Navigational equipment, like a marine compass, a hand held GPS device, navigation charts or OS maps are useful for keeping your bearings and ensuring you don't get lost at sea. Knowing your location and the direction you're heading is crucial for trip planning. It's al well and good having this equipment but its worth practicing the skills. Potentially enrolling in a Coastal Navigation and Tidal Planning (CNTP) course to help you truly understand how to use them. Have a read of Part 1 of our Coastal Navigation series here.
Carrying marine flares is important for signalling for help in emergency situations. These bright, visible signals are particularly useful when you're far from shore and need to attract attention. There are lots of variations of flares. Having a combination of daytime and night time visible flares is always good. Just in case.
First Aid Kit
No image for this one as its pretty obvious. A compact first aid kit in a sturdy waterproof dry bag is a must. It should include basic supplies like bandages, antiseptic wipes, and any personal medications you might need. You never know when you or someone in your group might require medical assistance.
A towline, also known as a sea kayak tow rope, is a valuable tool for assisting other paddlers in distress. It can be used to tow a struggling paddler or to establish a stable connection between two vessels in choppy waters. Worn around the waist, it bust have a quick release capability and ideally be made from floating rope. For sea kayaking an 15m is the standard length as it gives lots of room between the tower and casualty.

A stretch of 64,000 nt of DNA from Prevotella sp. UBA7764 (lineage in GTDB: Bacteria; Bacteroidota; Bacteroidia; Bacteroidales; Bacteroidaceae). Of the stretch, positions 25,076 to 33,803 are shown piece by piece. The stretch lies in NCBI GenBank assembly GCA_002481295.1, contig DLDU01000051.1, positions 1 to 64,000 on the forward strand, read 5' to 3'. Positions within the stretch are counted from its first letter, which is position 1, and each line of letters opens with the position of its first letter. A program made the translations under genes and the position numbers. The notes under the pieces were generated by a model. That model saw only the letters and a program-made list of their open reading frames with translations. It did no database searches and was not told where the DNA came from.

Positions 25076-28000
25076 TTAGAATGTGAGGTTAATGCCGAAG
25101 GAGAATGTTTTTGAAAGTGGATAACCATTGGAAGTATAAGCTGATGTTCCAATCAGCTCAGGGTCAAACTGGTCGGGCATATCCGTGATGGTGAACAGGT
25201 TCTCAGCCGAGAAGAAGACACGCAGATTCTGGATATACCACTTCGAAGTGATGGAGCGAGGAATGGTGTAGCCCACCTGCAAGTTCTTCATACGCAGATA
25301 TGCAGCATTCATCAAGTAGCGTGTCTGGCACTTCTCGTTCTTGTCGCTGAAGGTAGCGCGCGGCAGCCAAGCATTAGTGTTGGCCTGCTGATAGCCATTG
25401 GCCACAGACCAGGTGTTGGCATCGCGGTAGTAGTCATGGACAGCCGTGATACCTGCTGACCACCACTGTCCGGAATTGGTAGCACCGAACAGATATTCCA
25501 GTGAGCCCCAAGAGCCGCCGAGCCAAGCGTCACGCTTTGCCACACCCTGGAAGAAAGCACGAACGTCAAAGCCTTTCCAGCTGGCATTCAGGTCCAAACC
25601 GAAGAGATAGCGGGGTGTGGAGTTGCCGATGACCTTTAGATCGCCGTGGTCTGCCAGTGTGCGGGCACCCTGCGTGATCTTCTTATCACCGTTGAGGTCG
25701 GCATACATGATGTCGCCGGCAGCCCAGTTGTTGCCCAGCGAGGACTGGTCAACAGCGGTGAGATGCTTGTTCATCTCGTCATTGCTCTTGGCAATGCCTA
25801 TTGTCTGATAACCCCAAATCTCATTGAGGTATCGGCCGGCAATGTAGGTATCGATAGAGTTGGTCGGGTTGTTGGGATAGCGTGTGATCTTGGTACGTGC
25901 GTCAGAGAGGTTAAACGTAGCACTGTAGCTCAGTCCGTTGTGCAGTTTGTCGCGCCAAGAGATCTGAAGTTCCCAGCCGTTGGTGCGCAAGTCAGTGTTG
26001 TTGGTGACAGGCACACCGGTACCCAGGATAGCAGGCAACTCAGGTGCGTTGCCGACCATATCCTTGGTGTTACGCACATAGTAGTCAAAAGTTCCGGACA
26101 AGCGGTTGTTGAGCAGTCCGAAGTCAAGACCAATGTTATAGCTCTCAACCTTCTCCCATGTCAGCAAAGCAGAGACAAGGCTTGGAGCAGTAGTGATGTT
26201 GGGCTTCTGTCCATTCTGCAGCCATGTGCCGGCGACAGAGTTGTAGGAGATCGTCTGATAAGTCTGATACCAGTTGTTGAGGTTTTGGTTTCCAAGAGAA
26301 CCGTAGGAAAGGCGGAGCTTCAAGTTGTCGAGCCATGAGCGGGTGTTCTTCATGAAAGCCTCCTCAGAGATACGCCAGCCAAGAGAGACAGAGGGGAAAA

Pro Tip - When clipping a towline to a deck line, clip in the opposite way to the image above. Clip so the gate is facing skyward. This means there is less chance of it unclipping by accident.
A bilge pump is a handy tool for sea kayakers to remove excess water from the cockpit, especially after capsizing. This helps to get the last few drops out of the boat and stops any sloshing. Its also a great water cannon! Get one that floats and is highly visible, like the Palm "Kayak Pump".
Deck Bag or Dry Bag
Storing essential items like your communication device, first aid kit, and navigation tools in waterproof deck bags or dry bags is essential. These bags keep your gear easily accessible. Not all deck bags are waterproof so chuck anything important in a dry bag first.
When embarking on sea kayaking or coastal SUP paddling adventures, safety should be a top priority. The right safety and rescue equipment can mean the difference between a memorable outing and potential disaster. Being prepared with the essential gear discussed in this blog post will not only keep you safe but also allow you to enjoy the beauty and remoteness of the sea with peace of mind.
Remember to always familiarise yourself with the area and weather conditions, and consider taking a safety and rescue course to enhance your skills and knowledge for a safer and more enjoyable experience on the water.
Most importantly, never paddle alone.
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- buoyancy aid
- coastal navigation series
- cold water
- fitting a buoyancy aid
- flotation device
- front crawl
- llyn padarn
- open water
- peak ps
- pro change jacket
- red original
- red paddle co
- stand-up paddleboarding
- uk coastguard
- yr wyddfa